trauma page 5
Bearing witness to loss or trauma
Whoever battles with monsters had better see that it does not turn him into a monster. And if you gaze long into an abyss, the abyss will gaze back into you.Friedrich Nietzsche
We shield our heart with an armour woven out of very old habits of pushing away pain and grasping at pleasure. When we begin to breathe in (our) pain instead of pushing it away, we begin to open our hearts to what's unwanted. When we relate directly in this way to the unwanted areas of our lives, the airless room of ego begins to be ventilated. Pema Chodron
Compassion Fatigue is the cumulative outcome of caring – caring too much and for too long with no end to be seen.
You are absorbing the trauma from the eyes and ears of your clients.
A natural consequence of working with people who have experienced extremely stressful events. (Figley, 1995).
Vicarious traumatization defined
When people exposed to trauma experienced by those in their care become so overwhelmed that they themselves experience feelings of fear, pain, and suffering including intrusive thoughts, nightmares, loss of energy, and perception of threats at home or at work.
An extreme state of tension and preoccupation with the suffering of those being helped to the degree that it is traumatizing for the helper.
When a carer with previously benign yet pre-existing traumatic injury, experiences onset of their own trauma symptoms when exposed to the trauma of those in their care. This is a synergistic relationship between primary traumatic stress, secondary or vicarious trauma and burn out.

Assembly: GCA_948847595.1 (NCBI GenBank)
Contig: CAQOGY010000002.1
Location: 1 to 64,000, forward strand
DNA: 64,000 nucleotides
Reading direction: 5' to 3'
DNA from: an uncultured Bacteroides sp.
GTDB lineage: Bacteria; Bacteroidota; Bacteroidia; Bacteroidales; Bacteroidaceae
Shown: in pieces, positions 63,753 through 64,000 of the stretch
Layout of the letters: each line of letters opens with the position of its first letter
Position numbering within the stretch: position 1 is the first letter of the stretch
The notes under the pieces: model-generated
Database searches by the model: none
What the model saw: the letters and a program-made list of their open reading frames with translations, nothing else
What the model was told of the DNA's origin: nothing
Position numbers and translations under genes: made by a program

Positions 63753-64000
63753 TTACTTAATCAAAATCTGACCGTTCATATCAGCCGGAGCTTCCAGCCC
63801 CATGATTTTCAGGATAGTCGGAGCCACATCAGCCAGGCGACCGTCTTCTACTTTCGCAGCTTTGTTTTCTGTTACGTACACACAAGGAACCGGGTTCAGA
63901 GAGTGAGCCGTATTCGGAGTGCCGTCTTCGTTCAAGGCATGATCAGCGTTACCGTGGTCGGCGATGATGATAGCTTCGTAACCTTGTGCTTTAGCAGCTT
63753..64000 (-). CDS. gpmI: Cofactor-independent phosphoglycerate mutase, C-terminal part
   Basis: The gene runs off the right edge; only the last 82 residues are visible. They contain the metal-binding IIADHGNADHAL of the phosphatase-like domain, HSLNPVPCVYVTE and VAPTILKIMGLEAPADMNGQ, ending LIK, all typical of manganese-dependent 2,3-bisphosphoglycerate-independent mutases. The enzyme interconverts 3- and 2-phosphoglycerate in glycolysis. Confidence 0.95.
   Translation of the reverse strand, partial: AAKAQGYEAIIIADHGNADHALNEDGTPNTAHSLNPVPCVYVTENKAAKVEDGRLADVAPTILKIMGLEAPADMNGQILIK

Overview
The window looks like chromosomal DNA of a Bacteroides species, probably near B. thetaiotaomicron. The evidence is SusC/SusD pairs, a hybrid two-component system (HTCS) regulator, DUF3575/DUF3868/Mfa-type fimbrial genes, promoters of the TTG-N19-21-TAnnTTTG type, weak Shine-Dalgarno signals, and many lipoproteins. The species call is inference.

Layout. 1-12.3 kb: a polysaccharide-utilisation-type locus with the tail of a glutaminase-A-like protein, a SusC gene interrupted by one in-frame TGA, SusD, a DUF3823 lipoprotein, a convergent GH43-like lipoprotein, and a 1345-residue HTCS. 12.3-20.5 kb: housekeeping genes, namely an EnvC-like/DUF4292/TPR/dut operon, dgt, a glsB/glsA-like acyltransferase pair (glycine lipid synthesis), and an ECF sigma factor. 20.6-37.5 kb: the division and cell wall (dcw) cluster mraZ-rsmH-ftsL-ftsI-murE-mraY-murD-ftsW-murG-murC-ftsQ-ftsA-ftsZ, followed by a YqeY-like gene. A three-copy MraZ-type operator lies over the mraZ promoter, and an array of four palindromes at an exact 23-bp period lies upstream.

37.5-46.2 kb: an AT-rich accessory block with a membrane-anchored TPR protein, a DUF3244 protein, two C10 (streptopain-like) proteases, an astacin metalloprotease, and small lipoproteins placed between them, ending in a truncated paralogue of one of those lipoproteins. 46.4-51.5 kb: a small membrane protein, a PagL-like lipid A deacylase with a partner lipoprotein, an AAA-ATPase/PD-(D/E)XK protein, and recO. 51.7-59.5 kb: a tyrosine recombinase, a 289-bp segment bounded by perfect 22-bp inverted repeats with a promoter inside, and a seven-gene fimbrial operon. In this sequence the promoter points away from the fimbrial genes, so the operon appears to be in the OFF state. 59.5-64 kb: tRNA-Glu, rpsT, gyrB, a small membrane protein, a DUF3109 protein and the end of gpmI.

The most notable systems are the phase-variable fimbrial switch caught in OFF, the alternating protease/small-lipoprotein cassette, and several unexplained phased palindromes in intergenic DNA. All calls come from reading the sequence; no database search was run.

Compassion Satisfaction and Fatigue (CSF) Test
Here is the test dowloadable in word document format, where yoiu will find scoring criteria.
12 Self-care strategies from Norcross & Guy
12 Self-Care Strategies: A Précis
Although research on psychologist self-care has not progressed to the point where randomized controlled trials (RCTs) have been conducted, there is a robust and growing body of empirical research. The research results, generated by diverse methodologies and numerous investigators, converge on 12 effective self-care strategies for psychologists (Norcross & Guy, 2007). And these same strategies probably prove effective for ordinary people as well; contrary to rumor, psychologists are people too. Below we outline these 12 strategies (see Norcross & Guy, 2007, for amplification and self-care checklists for each).
12 Self-Care Strategies
1. Valuing the Person of the Psychotherapist. Self-care begins with self-awareness and personal commitment. Assess your self-care as you would a patient’s. Identify your vulnerabilities and sabotages. Writing, journaling, logging, or self-monitoring can track your progress. Secure honest feedback from loved ones and coworkers. Build on your successful self-care as opposed to simply adding new items onto the list. Make self-care a priority, not an indulgence.
2. Refocusing on the Rewards. Re-experience the privileges of the profession. Notice the life rewards associated with clinical work. Feel the career satisfaction. Practice the mental set of gratitude. Recall Emerson’s words: “It is one of the most beautiful compensations of life that no man can sincerely try to help another without helping himself.”